I am a lover of books, it’s no secret. I will also confess that I have a bad habit of reading several at a time, so it takes that much longer for me to finish any of them. Among my current reads is one by Matthew Kelly, called Perfectly Yourself. The book is thankfully not about being perfect, but from what I can gather among the first couple of chapters, rather it is about making peace with your imperfections, becoming a better version of yourself, and learning the 9 lessons for enduring happiness. Considering that perfectionism has been a struggle of mine, I see it as no coincidence that it was passed along by a friend to me at this point in my life.
I’m going to skip past the first lesson for enduring happiness (guess you’ll need to read the book if you want that info!) and focus on the second. That being, “Just do the next right thing.” How true his point of how many endless hours we use in planning and or worrying about a future that has not been secured, while breezing past the reality that “how we deal with the here and now will determine what the future looks like.” His solution simply exists in casting your focus on just doing the next right thing, noting how quickly things can turn around in that case.
How does the quick change occur? All too often whatever we see as the problem or the source of what’s gotten us down is imagined, distorted, or exaggerated in our mind. The other powerful factor is that it gets us moving forward, and making progress makes us feel better about ourselves and life in general.
“How will I know what the next best thing to do is?” you may be wondering. Matthew’s honest response is that you almost always do know what the next right thing is. In order to get in touch with it requires quieting yourself and going to the place deep within to get in touch with the answer. The clouds of confusion will lift as you allow your heart to grasp the clear response to what life is presenting you with.
“Interim steps cannot be skipped.” What an invaluable reminder to embrace the present. The reward awaits, a future that “will be richer and more abundant because you had the wisdom, courage, and discipline to embrace this moment.” Purposeful action will lead you in the way you should go, and as you do, allowing you to become a better version of yourself.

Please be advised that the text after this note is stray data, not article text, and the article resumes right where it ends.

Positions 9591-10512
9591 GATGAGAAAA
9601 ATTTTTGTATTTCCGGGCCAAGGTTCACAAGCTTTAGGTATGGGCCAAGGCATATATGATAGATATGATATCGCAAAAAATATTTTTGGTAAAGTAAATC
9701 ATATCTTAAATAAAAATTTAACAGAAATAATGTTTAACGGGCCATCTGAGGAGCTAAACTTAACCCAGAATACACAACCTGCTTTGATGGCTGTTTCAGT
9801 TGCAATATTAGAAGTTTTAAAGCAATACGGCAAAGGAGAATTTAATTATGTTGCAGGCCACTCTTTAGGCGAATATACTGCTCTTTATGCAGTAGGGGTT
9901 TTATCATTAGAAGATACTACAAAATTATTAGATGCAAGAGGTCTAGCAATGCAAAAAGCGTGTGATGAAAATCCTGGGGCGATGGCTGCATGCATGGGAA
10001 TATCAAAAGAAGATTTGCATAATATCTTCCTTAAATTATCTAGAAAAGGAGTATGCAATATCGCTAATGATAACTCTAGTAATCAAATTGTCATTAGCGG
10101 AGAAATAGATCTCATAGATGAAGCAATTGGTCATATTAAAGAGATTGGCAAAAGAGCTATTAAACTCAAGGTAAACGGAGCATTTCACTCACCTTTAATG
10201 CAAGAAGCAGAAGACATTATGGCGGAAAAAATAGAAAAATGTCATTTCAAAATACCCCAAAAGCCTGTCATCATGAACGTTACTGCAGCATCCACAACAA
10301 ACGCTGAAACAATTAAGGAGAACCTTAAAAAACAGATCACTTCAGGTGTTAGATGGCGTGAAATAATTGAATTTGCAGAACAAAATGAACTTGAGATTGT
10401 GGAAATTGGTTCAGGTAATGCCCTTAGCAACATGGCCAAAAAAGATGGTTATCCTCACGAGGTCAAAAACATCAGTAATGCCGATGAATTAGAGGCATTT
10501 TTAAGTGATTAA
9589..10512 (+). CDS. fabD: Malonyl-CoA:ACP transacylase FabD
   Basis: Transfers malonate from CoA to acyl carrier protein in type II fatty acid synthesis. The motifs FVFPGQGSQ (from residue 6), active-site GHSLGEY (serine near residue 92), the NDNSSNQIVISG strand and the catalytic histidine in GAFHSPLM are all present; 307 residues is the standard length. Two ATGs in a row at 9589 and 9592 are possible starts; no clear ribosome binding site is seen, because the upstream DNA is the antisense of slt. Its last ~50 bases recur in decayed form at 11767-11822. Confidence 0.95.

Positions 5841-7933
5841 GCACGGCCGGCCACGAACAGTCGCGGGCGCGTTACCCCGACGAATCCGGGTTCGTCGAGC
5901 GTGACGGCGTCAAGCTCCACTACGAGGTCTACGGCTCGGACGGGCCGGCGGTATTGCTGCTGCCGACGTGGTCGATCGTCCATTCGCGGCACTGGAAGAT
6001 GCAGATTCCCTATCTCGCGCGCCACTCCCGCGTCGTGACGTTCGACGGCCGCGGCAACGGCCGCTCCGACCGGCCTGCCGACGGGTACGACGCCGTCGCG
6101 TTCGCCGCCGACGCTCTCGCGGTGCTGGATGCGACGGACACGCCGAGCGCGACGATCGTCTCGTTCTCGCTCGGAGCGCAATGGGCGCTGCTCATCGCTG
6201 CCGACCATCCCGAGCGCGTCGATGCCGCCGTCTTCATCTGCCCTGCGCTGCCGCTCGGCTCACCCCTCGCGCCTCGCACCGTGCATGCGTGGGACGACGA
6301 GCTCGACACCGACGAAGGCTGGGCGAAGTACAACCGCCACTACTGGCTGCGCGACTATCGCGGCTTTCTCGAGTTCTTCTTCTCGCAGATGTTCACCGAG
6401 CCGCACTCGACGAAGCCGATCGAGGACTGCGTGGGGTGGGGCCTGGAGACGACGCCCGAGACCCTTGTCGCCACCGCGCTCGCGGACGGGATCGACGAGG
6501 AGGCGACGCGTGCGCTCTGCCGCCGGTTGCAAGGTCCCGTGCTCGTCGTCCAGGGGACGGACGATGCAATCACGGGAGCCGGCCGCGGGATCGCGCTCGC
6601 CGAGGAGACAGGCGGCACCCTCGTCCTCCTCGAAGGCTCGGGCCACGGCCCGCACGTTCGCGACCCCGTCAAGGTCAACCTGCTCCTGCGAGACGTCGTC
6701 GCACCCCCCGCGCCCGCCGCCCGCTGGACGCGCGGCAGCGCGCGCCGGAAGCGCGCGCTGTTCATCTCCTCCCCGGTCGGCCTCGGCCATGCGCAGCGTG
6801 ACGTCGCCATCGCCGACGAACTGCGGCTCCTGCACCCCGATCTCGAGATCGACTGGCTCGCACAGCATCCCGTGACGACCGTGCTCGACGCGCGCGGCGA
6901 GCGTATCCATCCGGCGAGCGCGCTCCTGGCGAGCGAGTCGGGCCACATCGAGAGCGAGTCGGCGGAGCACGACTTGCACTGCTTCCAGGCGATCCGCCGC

Look back at your life for a moment. Whether you are in a good place or not, can you see the series of actions, decisions, and events that led you into your current situation? If you find yourself in a place where you are not content or lack peace, it can be overwhelming to figure a way out of it. Breaking it down into these bite-sized actions of focusing on the next best choice and after that the next can be a gradual process of assisting you in “acting” your way out of destructive patterns.
Perhaps you are staring at the door that has closed in your life, wondering how to move into the room with the window that you are supposed to open. Coming up with a grandious plan often ends in just that. As they say, “Life is what happens when you are busy making plans.” Focusing on that next right thing will line things up to fall into place for that perfect window to pop open. I say this for my own benefit of course as well. The future seems much more friendly when we look at it is in smaller incriments somehow, doesn’t it?
A few clarifications I’d like to include. I don’t propose that we loose sight of the bigger picture by focusing on these small immediate actions. Nor do I think this should exist in a vacuum of you making decisions without seeking direction from the Lord. These things all need to work in cooperation with one another, in a system of balance and harmony.
Matthew ends the chapter with encouragement. “One moment at a time, by simply doing the next right thing, you will move from confusion to clarity, from misunderstanding to insight, from despair to hope, from darkness to light, and discover your truest self.” This is my hope and prayer for you and I tonight.